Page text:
Before embarking on the narrative, a comment seems called for about the game system I used for this action. This action used the Portable Pike & Shot rule set but with changes I suggested at the and of April concerning the artillery and the horsed troops.

Artillery:

All were the heavier 4-figure stands that I use, that have a range of 6 (hex) grid areas. The firing arc is the hex immediately in front, and beyond that includes the row of hexes adjacent either side up to a maximum of 6 hexes from the gun. Short range is 2 hexes.

Cavalry:

My sources suggesting that the Confederation horse favoured the 'cold steel charge', I made them cognate to the 'Swedish cavalry' - calling them 'Charging Cavalry' - as defined by the rule set. The Imperialist horse comprised Cuirassiers and 'Dutch cavalry', the latter favouring fire action.


Close combat: Imperialist cuirassiers (4SP) vs 'Bohemian' charging cavalry (3SP).
The Bohemians (white die) score a hit. Had the dice been reversed,
both would have scored hits.

Close combat not being compulsory, the harquebusiers could shoot in their own turn at enemy horse to their front, but were able to contest the close combat in the enemy's turn. The charging cavalry receiving a +1 for fighting other types of cavalry have of course the edge over the other types (even the cuirassiers for all their extra SP). But the harquebusiers able to shoot without reply in their own turn more than makes up for that (between them, a 6% difference in 'hit' probability taken over 1 IGoUGo Turn). Probably the equalising factor is the charging cavalry's option of following up upon successfully destroying or forcing back the enemy. At any rate I am pretty satisfied by the method I have come up with. Note that forcing back the enemy only through fire action does not entitle the victors to follow up.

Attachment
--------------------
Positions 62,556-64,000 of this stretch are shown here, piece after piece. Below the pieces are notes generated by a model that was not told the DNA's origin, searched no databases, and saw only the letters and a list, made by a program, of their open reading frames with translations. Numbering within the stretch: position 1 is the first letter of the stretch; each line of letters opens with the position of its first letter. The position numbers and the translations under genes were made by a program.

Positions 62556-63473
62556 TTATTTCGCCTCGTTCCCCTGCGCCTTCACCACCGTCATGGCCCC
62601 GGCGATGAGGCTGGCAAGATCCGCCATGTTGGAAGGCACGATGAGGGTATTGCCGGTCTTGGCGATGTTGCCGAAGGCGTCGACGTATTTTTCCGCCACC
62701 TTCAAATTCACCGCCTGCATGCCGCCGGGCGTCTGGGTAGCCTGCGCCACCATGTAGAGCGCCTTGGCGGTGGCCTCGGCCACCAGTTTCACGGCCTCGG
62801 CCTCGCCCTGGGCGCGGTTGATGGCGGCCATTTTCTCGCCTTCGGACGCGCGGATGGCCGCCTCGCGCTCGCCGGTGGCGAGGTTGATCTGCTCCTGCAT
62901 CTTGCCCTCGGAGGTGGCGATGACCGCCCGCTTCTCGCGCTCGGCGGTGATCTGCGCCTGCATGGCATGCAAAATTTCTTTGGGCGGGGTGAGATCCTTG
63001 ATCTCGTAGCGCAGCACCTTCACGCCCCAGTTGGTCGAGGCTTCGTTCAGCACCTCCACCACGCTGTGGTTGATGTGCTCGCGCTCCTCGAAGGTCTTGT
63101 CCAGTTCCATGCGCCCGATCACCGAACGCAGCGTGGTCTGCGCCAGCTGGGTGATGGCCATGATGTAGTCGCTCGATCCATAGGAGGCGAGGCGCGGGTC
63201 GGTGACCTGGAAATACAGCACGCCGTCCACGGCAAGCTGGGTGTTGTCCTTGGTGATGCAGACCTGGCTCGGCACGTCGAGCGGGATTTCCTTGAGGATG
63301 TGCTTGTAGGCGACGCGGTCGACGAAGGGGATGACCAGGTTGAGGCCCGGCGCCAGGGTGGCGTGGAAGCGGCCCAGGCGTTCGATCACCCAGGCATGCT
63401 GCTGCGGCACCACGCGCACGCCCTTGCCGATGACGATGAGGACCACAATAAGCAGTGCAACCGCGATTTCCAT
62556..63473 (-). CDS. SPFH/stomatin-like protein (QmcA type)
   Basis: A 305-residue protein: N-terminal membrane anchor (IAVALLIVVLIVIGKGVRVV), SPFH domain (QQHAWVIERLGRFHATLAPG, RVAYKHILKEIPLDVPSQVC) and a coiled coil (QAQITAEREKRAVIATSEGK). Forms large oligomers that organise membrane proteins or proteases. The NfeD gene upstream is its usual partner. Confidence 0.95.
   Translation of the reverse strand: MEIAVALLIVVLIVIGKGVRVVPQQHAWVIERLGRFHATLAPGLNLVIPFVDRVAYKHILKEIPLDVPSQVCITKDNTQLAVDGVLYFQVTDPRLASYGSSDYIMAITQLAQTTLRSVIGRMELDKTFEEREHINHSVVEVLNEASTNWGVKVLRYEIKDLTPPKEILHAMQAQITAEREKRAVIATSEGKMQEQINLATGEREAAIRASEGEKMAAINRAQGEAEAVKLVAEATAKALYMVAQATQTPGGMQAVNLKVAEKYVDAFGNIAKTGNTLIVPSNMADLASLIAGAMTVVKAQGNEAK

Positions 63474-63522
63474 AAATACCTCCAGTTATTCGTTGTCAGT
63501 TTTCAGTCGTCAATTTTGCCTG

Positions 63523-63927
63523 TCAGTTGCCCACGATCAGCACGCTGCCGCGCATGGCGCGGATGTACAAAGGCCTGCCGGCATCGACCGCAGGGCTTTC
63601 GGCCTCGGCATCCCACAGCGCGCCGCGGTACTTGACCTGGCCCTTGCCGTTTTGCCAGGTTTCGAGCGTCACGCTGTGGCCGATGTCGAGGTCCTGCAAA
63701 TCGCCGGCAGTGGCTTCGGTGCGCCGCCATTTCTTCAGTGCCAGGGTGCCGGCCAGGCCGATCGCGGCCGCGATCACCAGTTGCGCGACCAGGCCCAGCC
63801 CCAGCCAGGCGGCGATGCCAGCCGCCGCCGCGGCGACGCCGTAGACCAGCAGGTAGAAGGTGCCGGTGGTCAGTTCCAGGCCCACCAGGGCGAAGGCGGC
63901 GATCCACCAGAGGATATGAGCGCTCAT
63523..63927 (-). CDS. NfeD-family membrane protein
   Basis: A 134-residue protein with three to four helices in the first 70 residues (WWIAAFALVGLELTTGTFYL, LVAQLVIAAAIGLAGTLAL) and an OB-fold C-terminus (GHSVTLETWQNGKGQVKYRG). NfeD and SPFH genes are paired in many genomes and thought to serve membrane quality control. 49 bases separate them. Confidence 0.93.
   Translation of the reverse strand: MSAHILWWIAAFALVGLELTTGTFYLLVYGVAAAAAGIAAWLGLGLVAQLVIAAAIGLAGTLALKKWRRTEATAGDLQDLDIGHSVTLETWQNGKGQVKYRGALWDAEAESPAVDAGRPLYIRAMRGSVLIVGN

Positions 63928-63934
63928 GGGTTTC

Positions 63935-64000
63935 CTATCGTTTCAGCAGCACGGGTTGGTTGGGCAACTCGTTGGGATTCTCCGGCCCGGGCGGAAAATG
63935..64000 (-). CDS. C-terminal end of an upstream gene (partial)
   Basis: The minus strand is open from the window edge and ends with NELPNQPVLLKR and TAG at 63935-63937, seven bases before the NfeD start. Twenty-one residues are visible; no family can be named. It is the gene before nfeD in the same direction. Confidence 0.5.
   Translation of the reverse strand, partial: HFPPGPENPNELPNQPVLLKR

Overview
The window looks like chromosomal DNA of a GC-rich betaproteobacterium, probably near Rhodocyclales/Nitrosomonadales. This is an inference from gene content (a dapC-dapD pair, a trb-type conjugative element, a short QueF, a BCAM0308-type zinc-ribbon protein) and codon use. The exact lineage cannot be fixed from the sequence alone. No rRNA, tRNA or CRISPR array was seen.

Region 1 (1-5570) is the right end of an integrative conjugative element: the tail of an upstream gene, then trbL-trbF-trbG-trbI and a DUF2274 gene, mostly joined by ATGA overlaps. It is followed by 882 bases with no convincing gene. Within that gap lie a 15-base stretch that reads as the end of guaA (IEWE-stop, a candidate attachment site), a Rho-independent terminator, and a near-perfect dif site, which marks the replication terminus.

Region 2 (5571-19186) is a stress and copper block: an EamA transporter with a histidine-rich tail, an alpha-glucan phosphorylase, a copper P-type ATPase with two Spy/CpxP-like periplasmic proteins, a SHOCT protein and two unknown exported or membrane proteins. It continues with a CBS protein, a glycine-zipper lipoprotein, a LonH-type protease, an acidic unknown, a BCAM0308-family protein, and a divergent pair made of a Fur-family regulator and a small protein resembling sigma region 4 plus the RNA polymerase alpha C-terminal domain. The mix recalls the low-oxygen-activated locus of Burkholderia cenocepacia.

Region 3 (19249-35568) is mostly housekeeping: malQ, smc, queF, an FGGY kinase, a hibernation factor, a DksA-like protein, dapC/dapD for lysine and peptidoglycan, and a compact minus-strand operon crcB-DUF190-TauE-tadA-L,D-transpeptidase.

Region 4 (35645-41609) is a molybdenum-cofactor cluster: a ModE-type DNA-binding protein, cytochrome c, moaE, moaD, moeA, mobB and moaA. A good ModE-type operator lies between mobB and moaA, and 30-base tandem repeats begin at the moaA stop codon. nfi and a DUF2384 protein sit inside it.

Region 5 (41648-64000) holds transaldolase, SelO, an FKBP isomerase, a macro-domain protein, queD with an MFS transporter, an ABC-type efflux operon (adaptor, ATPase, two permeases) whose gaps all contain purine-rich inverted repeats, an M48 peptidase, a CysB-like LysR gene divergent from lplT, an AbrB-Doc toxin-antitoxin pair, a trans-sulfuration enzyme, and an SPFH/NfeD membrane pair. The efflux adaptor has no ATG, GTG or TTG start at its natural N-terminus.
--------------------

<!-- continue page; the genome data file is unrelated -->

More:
My convention for bringing on a close combat is to move the attacking unit such that the front edge crosses the hex grid area occupied by the enemy. This counts as a whole hex as part of the attacking unit's move. A cavalry unit beginning 4 hexes from its intended victim takes its whole 3-hex move to stand immediately adjacent to i. v.'s hex. Having completed its move it may not 'move' that extra part-hex to bring on a close combat. It will have to take whatever incoming from the enemy, then charge home. 

What is happening internally is that the cavalry clashes are brief, with the harquebusier pistoleers using their caracole technique as the opportunities present. Their more belligerent opponents will, of course, be gathering themselves for another go at getting themselves within sword-point reach.

Early cavalry action near Remy village. Both sides 
have take some stick.  The Confederation has lost 3SP:
the Imperialists 4SP.

In the course of the action, a large cavalry battle developed upon the Imperialist right flank that absorbed the attentions of three Imperial and four Confederation horse units. The latter were victorious, but badly depleted.  The survivors were eventually driven off by gunfire.

This seems a convenient moment to pause, to begin the battle narrative next time.
To be continued...





Tuesday, May 21, 2024

Hex Shambattle - a Rule Set

Late last year I posted some ideas about playing the Shambattle game on a gridded table.

The Hex-celled Grid: